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JPMorgan Chase CEO talks in WISH-TV exclusive about fixing US income inequity

JPMorgan Chase CEO talks in WISH-TV exclusive about fixing US income inequity

INDIANAPOLIS (WISH) — Jamie Dimon‘s words can have a huge impact on financial policy around the globe.

Earlier this week, the chairman and chief executive officer of JPMorgan Chase, the world’s largest bank, sat down for an exclusive interview with News 8 Senior Daybreak Anchor Scott Sander.

One of his points: U.S. lawmakers need to make a small change to tax law to make an enormous impact on families. He carries a personal passion for expanding the country’s earned income tax credit, a credit that benefits families with low to moderate incomes.

He said almost a year ago in a shareholder letter about the earned income tax credit (EITC) that “fixing income inequality will reignite the American Dream.” Sanders asked him to elaborate on those words.

“So the EITC, just to give you the numbers, if you’re a single parent making $14,000 a year with two children, you get a check for $6,000 at the end of the year, kind of a negative income tax. If you’re a single parent with no children, you only get $600.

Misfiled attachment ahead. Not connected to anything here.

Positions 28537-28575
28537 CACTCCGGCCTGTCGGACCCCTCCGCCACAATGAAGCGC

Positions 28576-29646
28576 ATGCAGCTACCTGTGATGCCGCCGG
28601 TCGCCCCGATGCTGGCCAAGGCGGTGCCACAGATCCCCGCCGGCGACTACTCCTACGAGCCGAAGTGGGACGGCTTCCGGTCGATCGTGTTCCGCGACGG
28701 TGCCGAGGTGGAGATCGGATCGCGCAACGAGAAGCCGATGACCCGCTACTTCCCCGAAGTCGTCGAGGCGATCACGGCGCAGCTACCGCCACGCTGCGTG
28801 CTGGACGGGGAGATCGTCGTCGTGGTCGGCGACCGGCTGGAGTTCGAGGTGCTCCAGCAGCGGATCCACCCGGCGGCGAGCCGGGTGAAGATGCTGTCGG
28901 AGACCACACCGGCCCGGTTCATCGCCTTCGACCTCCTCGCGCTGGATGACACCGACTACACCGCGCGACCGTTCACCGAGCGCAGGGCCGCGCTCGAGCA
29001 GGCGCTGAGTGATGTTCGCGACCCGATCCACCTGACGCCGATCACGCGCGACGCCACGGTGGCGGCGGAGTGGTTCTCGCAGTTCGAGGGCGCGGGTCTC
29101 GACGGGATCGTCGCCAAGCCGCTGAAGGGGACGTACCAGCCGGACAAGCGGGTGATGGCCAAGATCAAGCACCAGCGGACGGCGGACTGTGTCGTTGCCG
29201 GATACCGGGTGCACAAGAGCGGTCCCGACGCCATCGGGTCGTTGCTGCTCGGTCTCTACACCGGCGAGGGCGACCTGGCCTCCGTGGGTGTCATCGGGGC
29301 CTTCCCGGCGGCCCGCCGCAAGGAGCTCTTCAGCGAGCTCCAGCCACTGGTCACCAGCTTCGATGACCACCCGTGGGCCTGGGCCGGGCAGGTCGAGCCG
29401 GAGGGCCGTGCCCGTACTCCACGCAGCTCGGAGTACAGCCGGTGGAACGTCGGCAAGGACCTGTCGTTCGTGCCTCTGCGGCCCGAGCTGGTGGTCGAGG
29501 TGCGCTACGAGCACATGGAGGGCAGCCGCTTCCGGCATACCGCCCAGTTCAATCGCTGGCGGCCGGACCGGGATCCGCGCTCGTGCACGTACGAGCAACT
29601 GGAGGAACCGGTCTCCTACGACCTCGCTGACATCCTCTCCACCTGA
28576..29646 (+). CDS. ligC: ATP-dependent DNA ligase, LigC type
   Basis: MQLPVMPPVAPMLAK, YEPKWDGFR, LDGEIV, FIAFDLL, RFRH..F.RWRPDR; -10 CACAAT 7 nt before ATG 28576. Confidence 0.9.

“I would make it much bigger because I think jobs bring dignity, jobs bring better outcomes, better family outcomes, lower crime, less drugs.

“You know, that first rung in the ladder leads to the second rung in the ladder: I would like double it and get rid of the child credit because I think getting money into the hands of those people and into those communities is the best way to help them.”

He also says other ways to help involve child care and health care, so families can afford more things.

“And by the way, Democrats and Republicans support this. Paul Ryan supported it. I know the Democrats support it.

“There are a whole bunch of political reasons why we can’t get it over the line.”

Does he think the proposal has any traction? Or what has to happen to actually help families?

“I don’t know. If you look at, like I said, Democrats and Republicans support it. Businesses support it. I think the Business Roundtable supports it. I think it will have to be part of a bigger compromise one day. So if the tax bill is ever opened up again, this should be part of it.

“You have to pay for it. It would cost another $30 billion, $40 billion, $50 billion, but there are a lot of tax breaks out there that are unnecessary, including carried interest, by the way. So I think there are ways to pay for it that make sense.”

Dimon also says changing the earned income tax credit would do more than anything else to lift up low-income neighborhoods.

This story was created from a script aired on WISH-TV.